Cheltenham Festival Ante-Post: National Hunt Chase

3m6f National Hunt Amateur Riders’ Novices’ Chase (Grade 2) – Tuesday 10th March 2020

The National Hunt Chase is the longest race run at the Cheltenham Festival, traditionally being dubbed the ‘four-miler’. After the controversies of last year’s renewal with only four Horses finishing the race however, a BHA review has made several changes to the race conditions for 2020. Significantly, the race distance has been reduced to 3m6f, with the number of fences jumped decreasing from 25 to 23. The participants also have more boxes to tick; Horses must have a minimum rating of 120, have ran at least twice over fences (including finishing in the first four of a Chase over 2m7f+), and have ran at least once during the current season. With the race being for Amateur riders, the Jockey’s also have new conditions to meet; they must have ridden a minimum of 20 times over fences, achieving at least five winners, all under National Hunt rules. Safety is clearly paramount in Racing, so fingers crossed these changes to the race conditions will provide a middle ground – as some fantastic Horses have graduated from this race in recent years including; Cause Of Causes, Minella Rocco, Rathvinden, Native River and of course the legendary Tiger Roll.

  • Over the past ten years, Gordon Elliot is the winning-most trainer with three victories; Chicago Grey (2011), Cause Of Causes (2015) and Tiger Roll (2017). Willie Mullins has won the race twice in this time period, with Back In Focus (2013) and Rathvinden (2018). Irish trainers have won six of the last ten renewals.
  • Jamie Codd is unsurprisingly the tied winning-most Jockey over the past 10 years, sharing the honour with fellow top-class Amateurs Patrick Mullins and Derek O’Connor – all with two victories in the race. Irish-based Jockeys have won nine of the last ten renewals.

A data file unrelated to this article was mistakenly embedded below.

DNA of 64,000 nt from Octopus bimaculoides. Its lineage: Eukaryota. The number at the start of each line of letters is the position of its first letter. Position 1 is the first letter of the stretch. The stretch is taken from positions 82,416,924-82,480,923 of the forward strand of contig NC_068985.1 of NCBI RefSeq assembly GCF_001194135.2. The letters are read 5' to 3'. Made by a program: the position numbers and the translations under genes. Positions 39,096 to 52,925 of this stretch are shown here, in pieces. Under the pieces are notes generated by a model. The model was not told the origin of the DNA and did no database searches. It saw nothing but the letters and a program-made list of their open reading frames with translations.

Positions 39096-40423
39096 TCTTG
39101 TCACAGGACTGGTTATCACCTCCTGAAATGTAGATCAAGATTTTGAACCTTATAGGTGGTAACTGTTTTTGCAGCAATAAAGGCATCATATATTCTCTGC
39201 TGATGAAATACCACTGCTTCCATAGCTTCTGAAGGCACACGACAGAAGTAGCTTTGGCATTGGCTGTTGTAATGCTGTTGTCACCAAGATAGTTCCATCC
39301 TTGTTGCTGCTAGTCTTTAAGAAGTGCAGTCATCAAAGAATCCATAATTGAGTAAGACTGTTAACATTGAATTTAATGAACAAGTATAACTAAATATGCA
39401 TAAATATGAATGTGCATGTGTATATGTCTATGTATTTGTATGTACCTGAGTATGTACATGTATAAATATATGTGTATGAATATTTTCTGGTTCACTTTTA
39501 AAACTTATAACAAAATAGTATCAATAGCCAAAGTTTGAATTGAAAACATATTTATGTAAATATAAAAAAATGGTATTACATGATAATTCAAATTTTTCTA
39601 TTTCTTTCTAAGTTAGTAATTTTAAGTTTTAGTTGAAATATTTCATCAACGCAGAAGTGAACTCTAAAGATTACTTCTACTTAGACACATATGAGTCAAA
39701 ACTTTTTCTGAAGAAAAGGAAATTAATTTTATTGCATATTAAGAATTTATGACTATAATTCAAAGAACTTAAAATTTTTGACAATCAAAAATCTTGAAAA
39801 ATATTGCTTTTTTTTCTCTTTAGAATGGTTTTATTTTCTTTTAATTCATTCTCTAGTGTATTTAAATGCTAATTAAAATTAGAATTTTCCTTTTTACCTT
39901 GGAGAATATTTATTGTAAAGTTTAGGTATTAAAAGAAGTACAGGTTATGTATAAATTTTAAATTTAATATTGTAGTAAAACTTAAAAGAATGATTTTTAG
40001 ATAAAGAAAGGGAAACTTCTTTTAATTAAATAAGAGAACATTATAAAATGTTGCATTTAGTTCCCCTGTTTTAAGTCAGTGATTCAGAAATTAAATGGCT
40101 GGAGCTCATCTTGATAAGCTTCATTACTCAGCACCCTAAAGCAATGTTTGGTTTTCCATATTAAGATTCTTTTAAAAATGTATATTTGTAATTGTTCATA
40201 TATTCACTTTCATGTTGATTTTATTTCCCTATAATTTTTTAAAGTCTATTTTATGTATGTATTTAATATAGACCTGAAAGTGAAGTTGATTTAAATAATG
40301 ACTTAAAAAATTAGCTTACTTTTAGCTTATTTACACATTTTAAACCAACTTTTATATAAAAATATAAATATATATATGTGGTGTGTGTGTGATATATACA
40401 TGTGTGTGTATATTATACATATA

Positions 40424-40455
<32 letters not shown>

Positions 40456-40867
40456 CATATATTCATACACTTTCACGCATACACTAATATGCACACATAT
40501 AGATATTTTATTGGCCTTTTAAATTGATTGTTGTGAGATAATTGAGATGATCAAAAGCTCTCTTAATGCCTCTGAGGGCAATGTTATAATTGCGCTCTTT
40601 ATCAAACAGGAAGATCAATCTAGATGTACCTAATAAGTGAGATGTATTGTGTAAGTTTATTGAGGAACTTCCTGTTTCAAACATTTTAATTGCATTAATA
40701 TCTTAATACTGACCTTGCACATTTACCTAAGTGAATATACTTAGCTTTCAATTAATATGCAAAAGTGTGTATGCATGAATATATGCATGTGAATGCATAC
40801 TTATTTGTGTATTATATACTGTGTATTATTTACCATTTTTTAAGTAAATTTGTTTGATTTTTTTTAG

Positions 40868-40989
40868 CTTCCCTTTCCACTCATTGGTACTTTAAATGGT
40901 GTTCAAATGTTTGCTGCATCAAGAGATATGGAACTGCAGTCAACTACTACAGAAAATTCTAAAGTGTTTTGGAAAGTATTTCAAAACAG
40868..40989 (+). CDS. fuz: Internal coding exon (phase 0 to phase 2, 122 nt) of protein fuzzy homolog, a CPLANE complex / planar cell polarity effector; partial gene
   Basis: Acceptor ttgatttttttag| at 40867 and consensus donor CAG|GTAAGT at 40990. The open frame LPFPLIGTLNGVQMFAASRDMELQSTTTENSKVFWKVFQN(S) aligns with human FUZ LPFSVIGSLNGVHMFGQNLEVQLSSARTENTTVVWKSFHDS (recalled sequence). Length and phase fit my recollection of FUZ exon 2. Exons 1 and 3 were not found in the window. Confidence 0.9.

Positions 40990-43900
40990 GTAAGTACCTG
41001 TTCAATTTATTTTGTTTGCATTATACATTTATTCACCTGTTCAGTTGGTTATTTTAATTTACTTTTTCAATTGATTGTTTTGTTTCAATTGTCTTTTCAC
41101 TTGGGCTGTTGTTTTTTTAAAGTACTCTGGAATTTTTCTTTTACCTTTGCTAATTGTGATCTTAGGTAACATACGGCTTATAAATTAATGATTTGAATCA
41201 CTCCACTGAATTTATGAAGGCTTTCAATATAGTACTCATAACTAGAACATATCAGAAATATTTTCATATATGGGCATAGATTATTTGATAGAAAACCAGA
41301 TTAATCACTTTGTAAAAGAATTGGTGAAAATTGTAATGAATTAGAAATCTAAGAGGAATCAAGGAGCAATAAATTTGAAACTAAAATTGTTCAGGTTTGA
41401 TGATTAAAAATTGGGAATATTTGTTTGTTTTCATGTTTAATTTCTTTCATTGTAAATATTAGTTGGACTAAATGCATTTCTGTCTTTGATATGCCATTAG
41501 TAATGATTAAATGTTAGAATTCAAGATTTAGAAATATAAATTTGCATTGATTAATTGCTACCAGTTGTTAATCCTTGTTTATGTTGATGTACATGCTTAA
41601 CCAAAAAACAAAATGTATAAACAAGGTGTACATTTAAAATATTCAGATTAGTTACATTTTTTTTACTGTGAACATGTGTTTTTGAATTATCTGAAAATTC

• Seven of the last ten winning Horses have been aged either seven or eight years-old, with only one six-year-old winning the race in that time period. Each of the last ten winners had at least placed in a race over three-miles before hand (although clearly this is now a requirement), but only four Horses (2010, 2012, 2013 and 2014) had won a race last time out. Interestingly only four of the last ten winners ran in a point-to-point as a young Horse, with three of them winning. Seven of the last ten winners were rated 145+.

Ante-Post Article Horse Name Header Image - Champagne Classic

The Horse that I am extremely keen on here is Champagne Classic, who has been absolutely laid out to try and give Gordon Elliot a fourth victory in the race. This Cullentra House inmate is already a Cheltenham Festival winner having landed the Martin Pipe Conditional Jockeys’ Handicap Hurdle back in 2017, and he followed that performance up in the three-mile Grade 1 Novice Hurdle at Punchestown a month later, beating a high-class field which included three subsequent Cheltenham Festival winners; Penhill, Al Boum Photo and Presenting Percy. This unfortunately would be the last we would see of Champagne Classic for a long time however, as he missed the whole 2017/18 season through a leg injury.